A plastic approach to musical meaning
An analysis of The Barbarian by Emerson, Lake & Palmer

Agnė Gecevičiūtė



Articles du même auteur parus dans les Actes Sémiotiques

Mots-clés : aesthesic vs narrative approach, Bartók, content / expression, isotopy, musical meaning, plastic vs figurative dimension, rock, semi-symbolic

Auteurs cités : Joseph COURTÉS, Jean-Marie FLOCH, Algirdas J. GREIMAS, Stefano JACOVIELLO, Eric LANDOWSKI, Eero TARASTI, Luiz TATIT


Texte intégral

Note de bas de page 1 :

 Eero Tarasti, « Music as a Narrative Art », in Marie-Laure Ryan (ed.), Narrative across media. The Languages of Storytelling (Frontiers of narrative), Lincoln, University of Nebraska Press, 2004. Luiz Tatit, Musicando a Semiótica: Ensaios, São Paulo, AnnaBlume, 1997. Stefano Jacoviello, “La marque de Caine. Les impertinences d’un pianiste américain”, Actes Sémiotiques, 116, 2013 (https://www.unilim.fr/actes-semiotiques/1347) ; id., Suoni oltre il confine. Verso una semiotica strutturale del discorso musicale, phD, Siena, Università degli Studi di Siena, 2007 ; id., “Pene d’amor trovate. Monteverdi, quattro stanze e quattro note per cantar d’amore”, in M.P. Pozzato and L. Spaziante (eds.), Parole nell’aria, Pisa, ETS, 2009.

The definition of structural semiotics as a general theory of meaning (rather than a mere “grammar of texts”, to which it is often erroneously reduced) entails that among its empirical objects of study it has a vocation to comprise any manifestation through which a relation of semiosis can be grasped. And indeed, over the last decades, literature and other linguistic productions being put aside, inumerable analyses of non-verbal objects of meaning have been conducted and, among those, images in the first place. By contrast, approaches devoted to music are scarce. In the range of Greimasian semiotics, the classic narrative approach developed by Eero Tarasti is probably the most widely known. But within the scope of structural semiotics, other analytical perspectives have also been explored. In particular, the study of the “tensive” dimension of semiosis is at the heart of Luiz Tatit’s approach to Brasilian popular songs and music (both as a semiotician and a composer). Comparably, in Italy, Stefano Jacoviello has notably deepened the reflection concerning the epistemological and methodological principles of a semiotics of musical discourse1.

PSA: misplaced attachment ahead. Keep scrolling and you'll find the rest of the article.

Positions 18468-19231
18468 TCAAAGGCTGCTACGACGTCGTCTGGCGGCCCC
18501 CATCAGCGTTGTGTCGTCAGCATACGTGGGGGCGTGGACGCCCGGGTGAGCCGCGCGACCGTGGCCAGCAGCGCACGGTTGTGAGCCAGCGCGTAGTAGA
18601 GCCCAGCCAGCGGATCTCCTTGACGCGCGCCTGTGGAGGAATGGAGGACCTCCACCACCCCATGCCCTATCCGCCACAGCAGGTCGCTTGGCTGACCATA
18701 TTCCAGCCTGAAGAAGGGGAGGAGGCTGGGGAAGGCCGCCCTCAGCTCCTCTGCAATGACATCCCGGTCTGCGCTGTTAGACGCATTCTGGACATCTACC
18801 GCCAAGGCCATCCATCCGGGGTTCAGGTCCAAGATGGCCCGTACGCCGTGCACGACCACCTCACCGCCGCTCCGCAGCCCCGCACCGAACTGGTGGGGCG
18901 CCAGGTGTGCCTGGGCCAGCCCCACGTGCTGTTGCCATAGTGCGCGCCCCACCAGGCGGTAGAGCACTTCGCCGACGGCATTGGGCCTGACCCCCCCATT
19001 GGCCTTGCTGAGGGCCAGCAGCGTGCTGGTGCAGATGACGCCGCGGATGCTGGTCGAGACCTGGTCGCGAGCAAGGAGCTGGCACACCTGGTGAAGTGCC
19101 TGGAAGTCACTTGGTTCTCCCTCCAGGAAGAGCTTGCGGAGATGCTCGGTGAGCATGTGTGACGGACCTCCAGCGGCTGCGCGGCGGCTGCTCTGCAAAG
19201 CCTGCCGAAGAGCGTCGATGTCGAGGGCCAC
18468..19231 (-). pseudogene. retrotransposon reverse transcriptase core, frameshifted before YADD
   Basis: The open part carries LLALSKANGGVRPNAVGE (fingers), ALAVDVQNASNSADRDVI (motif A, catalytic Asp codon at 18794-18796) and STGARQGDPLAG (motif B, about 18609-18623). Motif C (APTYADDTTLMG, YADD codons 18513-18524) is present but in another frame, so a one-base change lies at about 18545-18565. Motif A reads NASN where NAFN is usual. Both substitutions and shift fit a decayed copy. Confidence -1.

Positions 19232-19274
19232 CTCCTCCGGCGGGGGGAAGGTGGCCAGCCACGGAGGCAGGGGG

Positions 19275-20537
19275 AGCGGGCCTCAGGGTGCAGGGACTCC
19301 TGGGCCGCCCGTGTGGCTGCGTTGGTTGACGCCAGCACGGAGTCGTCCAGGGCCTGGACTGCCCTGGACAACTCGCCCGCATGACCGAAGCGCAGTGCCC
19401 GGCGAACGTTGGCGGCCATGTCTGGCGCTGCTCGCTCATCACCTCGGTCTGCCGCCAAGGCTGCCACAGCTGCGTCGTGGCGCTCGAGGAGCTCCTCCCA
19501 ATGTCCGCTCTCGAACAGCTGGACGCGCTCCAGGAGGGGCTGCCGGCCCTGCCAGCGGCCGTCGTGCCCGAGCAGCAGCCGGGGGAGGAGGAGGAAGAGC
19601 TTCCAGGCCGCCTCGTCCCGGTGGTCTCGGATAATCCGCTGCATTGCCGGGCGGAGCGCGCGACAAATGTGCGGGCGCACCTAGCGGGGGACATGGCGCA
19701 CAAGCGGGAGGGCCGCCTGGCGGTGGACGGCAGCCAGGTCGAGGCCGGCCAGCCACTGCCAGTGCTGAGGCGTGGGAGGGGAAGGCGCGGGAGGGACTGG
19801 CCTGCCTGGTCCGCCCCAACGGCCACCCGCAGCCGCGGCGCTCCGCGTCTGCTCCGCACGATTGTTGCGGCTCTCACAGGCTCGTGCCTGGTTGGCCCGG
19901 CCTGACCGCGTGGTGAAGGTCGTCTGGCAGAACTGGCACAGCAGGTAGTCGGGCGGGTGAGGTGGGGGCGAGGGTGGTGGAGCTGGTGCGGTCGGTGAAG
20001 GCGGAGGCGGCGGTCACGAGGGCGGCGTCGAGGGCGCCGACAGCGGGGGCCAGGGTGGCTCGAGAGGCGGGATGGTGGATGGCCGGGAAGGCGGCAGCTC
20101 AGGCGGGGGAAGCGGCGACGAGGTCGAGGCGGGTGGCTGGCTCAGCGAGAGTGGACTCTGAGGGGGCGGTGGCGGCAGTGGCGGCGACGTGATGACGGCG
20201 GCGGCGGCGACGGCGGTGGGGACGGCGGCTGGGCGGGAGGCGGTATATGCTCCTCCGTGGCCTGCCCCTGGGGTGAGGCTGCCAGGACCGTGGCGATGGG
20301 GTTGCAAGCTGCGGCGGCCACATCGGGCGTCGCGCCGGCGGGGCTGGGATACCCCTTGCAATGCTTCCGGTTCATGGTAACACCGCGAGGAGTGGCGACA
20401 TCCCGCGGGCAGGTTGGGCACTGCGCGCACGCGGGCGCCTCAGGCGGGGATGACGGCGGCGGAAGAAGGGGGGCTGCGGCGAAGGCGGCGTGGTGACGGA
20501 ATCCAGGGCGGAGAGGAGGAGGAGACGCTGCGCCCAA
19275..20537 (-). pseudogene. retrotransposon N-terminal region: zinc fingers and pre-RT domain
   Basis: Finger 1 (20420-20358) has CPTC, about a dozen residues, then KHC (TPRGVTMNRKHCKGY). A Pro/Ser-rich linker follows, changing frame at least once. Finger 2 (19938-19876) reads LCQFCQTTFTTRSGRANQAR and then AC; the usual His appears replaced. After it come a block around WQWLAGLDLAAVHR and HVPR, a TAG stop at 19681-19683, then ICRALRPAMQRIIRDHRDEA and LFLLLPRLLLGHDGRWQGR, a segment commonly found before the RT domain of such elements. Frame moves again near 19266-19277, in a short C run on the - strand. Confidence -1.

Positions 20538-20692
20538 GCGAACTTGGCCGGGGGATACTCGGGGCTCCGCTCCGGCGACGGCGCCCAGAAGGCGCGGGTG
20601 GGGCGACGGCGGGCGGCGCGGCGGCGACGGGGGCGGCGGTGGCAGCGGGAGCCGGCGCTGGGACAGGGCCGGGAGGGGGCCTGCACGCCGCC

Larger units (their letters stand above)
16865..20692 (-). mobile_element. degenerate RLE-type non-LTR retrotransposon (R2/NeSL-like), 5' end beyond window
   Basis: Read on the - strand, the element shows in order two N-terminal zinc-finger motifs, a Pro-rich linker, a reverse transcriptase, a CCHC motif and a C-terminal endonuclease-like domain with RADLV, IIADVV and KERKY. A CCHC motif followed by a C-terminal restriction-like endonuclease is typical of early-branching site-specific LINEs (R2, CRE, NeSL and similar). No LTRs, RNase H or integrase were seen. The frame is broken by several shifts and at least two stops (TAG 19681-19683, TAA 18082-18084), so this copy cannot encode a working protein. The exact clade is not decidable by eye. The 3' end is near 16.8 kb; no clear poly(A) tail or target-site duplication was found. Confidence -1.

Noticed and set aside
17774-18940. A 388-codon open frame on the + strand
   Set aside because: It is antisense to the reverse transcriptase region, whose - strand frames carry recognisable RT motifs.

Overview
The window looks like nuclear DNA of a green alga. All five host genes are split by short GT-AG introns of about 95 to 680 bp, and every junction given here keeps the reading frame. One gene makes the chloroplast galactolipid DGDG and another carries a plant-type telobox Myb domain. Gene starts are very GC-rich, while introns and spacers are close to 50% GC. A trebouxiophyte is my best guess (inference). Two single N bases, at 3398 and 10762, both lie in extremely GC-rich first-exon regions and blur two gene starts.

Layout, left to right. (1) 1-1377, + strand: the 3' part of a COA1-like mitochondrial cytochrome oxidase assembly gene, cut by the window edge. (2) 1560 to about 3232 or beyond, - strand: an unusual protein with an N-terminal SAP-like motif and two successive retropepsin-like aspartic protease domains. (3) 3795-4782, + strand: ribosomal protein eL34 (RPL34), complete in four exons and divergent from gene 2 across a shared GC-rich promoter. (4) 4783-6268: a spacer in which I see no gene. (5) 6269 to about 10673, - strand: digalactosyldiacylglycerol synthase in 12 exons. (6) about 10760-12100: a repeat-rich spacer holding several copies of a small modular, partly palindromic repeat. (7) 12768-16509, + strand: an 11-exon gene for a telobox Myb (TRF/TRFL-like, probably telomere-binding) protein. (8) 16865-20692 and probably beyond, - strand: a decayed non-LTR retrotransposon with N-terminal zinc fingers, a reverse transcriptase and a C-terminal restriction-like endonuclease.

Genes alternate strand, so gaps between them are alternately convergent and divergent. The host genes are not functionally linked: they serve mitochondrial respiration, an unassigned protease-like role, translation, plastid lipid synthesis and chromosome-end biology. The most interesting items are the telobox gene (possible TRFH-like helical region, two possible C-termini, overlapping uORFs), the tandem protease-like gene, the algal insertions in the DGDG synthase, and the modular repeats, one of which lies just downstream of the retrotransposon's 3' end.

Note de bas de page 2 :

 Cf. Algirdas J. Greimas, “Sémiotique figurative et sémiotique plastique”, Actes Sémiotiques-Documents, VI, 60, 1984 ; id., De l’Imperfection, Périgueux, Fanlac, 1987. Jean-Marie Floch, “Le couteau du bricoleur”, in Identités visuelles, Paris, P.U.F., 1995 ; id., Lecture de Tintin au Tibet, Paris, P.U.F., 1997 ; id. and Jérôme Collin, Lecture de la Trinité d’Andrei Roublev, Paris, P.U.F., 2009. Eric Landowski, “On Contagion”, in I. Pezzini (ed.), Semiotic efficacy and the effectiveness of the text. From effects to affects, Turnhout-Bologna, Brepols (coll. Semiotic and Cognitive Studies), 2001.

Note de bas de page 3 :

The Barbarian may be listened to at https://youtu.be/If2akTqCML4. The extracts from the original piece which are mentioned in the article are available in their successive order — (0:00–0:13) [1], (0:14–0:19) [2], etc. — at : https://soundcloud.com/agn/sets/emerson-lake-palmer-the-barbarian/s-fN6Y7.

Much more modestly, the present contribution is an attempt to develop the plastic approach that A.J. Greimas proposed in order to account for the aesthesic dimension of meaning at a very general level, i.e. whatever the specific matter of expression at play according to the domain of experience concerned. This approach has been developed by J.-M. Floch in the specific fields of images and tactile contact, as well as, to some extent, by E. Landowski regarding bodily interactions2. Our purpose is to test the possibility of extending it to music. As an example, we shall analyse the plastic properties to be found in The Barbarian, a musical piece composed and performed by the “progressive rock” band Emerson, Lake & Palmer, one of the founding fathers and most influential and commercially successful bands of this style3.

Note de bas de page 4 :

Aleksej Kozlov, “Roko muzikos paraštės (I)”,2005, http://www.bernardinai.lt/straipsnis/2005-09-23-roko-muzikos-parastes-i/11988 [2015 09 17].

Note de bas de page 5 :

 See, for example, Edward Macan, Rocking the Classics: English Progressive Rock and the Counterculture, Oxford, Oxford University Press, 1997, pp. 168-169.

Progressive rock emerged at the end of the 1960s in Great Britain. During the first half of the 1970s this musical style played a significant role in pop culture and in the change of the general meaning of rock music. In his book Rok, Aleksej Kozlov asserts that “the appearance of [this] new music, which challenged the outdated standards of pop music strategy and for a while achieved a victory, was an unprecedented event in the history of mass culture”4. On various occasions, Emerson, Lake & Palmer expressed the intention “of bringing high culture to masses”5.